* U.S. accuses man of selling defense material to Venezuela
* Kirk Drellich is owner of Florida aircraft parts company
* Ex-Venezuelan Air Force officer, two others also charged
By Kevin Gray
MIAMI, July 3 (Reuters) - The owner of a Florida company pleaded not guilty on Tuesday to charges he illegally exported aircraft parts to Venezuela’s military in a probe that has also led to charges against a former Venezuelan Air Force officer and two other men.
Kirk Drellich, president of SkyHigh Accessories, Inc., based in Davie, Florida, faces up to five years in jail and a fine of $250,000 if found guilty.
U.S. prosecutors in Miami charged Drellich and the three others in late June for their alleged involvement in the illegal shipment of military aircraft parts to the Venezuelan Air Force.
The parts included pressure switches and cooling turbines among other material that U.S. officials said was intended for Venezuelan F-16 fighter jets, helicopters and other military aircraft, according to court documents.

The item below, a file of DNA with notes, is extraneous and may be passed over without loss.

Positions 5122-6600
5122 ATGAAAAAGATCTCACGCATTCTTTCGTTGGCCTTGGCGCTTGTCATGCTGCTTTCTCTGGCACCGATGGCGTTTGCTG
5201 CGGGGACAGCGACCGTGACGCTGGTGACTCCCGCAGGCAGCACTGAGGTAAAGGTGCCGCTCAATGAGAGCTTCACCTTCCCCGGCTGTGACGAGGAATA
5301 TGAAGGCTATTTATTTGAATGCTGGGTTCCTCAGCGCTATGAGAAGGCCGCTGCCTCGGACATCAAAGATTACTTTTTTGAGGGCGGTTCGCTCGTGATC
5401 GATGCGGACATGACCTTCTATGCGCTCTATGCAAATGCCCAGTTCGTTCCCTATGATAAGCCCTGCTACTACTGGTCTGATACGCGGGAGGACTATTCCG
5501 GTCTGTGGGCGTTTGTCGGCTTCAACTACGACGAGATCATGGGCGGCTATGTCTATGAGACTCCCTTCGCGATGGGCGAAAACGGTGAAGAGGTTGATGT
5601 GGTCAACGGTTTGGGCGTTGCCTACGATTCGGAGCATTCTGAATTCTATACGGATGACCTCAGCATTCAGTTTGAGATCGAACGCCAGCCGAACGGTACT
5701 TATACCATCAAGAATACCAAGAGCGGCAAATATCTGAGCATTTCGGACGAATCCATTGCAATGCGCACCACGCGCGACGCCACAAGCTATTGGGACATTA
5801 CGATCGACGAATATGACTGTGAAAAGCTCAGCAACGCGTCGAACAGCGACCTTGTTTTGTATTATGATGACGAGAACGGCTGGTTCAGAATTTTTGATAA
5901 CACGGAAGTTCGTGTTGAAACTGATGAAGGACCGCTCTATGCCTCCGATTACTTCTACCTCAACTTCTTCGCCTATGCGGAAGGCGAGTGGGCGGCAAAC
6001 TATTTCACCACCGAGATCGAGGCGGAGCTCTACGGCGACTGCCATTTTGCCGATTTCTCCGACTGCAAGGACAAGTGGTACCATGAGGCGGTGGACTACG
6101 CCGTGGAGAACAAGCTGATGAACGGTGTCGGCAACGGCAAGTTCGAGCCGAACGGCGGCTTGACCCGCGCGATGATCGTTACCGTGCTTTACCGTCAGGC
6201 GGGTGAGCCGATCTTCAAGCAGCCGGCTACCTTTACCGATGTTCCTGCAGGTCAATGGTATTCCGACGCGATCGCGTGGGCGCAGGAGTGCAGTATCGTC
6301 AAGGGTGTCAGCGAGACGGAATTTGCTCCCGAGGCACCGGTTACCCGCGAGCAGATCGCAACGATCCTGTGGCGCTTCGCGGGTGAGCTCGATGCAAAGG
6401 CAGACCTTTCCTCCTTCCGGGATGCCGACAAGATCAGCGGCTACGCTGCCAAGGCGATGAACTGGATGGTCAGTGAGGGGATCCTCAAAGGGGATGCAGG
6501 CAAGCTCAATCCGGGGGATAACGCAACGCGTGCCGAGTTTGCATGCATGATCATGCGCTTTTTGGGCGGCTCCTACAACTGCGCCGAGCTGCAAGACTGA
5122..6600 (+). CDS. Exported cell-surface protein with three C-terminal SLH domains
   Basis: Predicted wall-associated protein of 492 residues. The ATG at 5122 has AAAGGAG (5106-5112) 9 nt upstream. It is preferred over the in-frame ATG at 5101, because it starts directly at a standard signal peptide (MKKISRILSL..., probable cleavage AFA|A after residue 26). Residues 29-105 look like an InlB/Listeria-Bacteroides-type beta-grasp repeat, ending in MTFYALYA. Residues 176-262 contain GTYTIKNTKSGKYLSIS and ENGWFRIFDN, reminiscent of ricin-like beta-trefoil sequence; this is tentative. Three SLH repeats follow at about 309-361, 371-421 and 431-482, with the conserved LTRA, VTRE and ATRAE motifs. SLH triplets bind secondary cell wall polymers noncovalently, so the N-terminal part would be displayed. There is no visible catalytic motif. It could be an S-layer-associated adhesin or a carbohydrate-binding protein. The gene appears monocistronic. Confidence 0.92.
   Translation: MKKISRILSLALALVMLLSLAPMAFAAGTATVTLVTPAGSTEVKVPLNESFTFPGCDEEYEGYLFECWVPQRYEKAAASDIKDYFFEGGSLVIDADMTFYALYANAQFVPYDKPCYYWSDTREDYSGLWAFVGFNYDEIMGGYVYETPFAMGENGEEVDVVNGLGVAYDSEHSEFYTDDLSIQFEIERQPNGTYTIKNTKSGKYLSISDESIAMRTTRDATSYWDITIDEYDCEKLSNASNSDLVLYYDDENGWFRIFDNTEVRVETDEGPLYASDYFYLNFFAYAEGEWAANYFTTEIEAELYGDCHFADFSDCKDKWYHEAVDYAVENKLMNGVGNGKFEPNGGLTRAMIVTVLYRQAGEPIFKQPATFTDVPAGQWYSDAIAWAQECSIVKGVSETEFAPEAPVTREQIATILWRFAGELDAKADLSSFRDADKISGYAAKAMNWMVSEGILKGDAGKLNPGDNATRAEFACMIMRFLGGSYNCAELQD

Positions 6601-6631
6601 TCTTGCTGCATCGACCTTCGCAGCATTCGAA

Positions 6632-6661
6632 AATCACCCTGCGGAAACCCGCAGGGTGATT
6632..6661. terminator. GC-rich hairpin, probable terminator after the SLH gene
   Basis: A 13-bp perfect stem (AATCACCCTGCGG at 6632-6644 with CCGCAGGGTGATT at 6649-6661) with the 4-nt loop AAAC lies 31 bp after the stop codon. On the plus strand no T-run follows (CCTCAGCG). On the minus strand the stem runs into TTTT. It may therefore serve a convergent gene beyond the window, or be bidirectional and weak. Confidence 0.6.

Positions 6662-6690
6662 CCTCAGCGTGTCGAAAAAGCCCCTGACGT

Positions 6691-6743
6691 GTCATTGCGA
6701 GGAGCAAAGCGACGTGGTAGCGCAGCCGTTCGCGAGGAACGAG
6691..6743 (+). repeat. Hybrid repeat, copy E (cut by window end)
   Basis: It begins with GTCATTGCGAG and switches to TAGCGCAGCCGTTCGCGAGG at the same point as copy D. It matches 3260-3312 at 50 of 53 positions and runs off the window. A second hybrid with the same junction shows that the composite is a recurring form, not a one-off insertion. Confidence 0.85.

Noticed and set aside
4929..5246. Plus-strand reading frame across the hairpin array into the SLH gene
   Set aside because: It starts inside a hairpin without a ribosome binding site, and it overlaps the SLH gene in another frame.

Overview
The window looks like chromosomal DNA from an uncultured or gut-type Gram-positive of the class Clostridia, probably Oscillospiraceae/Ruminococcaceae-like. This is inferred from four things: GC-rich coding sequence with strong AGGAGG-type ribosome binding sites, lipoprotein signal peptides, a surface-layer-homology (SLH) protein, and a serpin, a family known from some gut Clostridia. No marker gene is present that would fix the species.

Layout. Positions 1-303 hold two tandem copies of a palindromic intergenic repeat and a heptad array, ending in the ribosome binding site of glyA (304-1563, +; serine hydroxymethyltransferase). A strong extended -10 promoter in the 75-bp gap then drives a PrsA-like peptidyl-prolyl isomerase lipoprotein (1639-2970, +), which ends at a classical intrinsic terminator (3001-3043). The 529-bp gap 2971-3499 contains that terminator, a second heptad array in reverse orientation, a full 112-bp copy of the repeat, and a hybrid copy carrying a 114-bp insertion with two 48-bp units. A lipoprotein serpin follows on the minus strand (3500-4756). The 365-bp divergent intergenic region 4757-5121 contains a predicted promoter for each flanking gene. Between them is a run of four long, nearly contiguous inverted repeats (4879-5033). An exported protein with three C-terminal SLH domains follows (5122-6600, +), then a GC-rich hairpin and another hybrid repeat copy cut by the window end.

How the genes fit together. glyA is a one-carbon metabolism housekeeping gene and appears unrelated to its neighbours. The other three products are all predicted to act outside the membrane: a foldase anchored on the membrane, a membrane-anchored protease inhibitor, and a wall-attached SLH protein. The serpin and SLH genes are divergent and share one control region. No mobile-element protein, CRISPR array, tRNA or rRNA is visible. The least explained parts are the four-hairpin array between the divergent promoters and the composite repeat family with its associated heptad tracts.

Drellich delivered his plea during an initial court appearance in Miami.
Alberto Pichardo, a former Venezuelan Air Force officer once responsible for oversight at Venezuela’s now-defunct Military Acquisitions Office in Miami, has also been charged, along with Freddy Arguelles, a former Venezuelan Air Force pilot, and Victor Brown, a Miami area businessman.
All of the men live in South Florida.
The men face charges of conspiring to violate the Arms Export Control Act, which requires a special State Department export license to export any goods listed on the United States Munitions List.
In an indictment filed against Drellich, prosecutors said unnamed co-conspirators in Venezuela and Spain advised Pichardo and Brown what items the Venezuelan Air Force was interested in buying.
Brown then purchased some of the requested parts from SkyHigh Accessories.
According to its website, SkyHigh Accessories offers new and overhauled parts for C-130 aircraft and other services.
Prosecutors allege Pichardo and Arguelles also attempted to buy other defense material from a business in Fort Lauderdale, Florida.
Court documents say at one point the Venezuelan Air Force expressed interest to Pichardo in buying ejection seats and munitions for F-16 fighter jets and unmanned aerial vehicle parts.
Venezuelan officials have not commented publicly about the charges.
The case is the United States of America vs Kirk Drellich, U.S. District Court for the Southern District of Florida, No. 12-cr-20477-CMA.
A related case is the United States of America vs. Alberto Pichardo and Freddy Arguelles, U.S. District Court for the Southern District of Florida, No. 12-cr-20478-WPD. (Editing by Cynthia Osterman)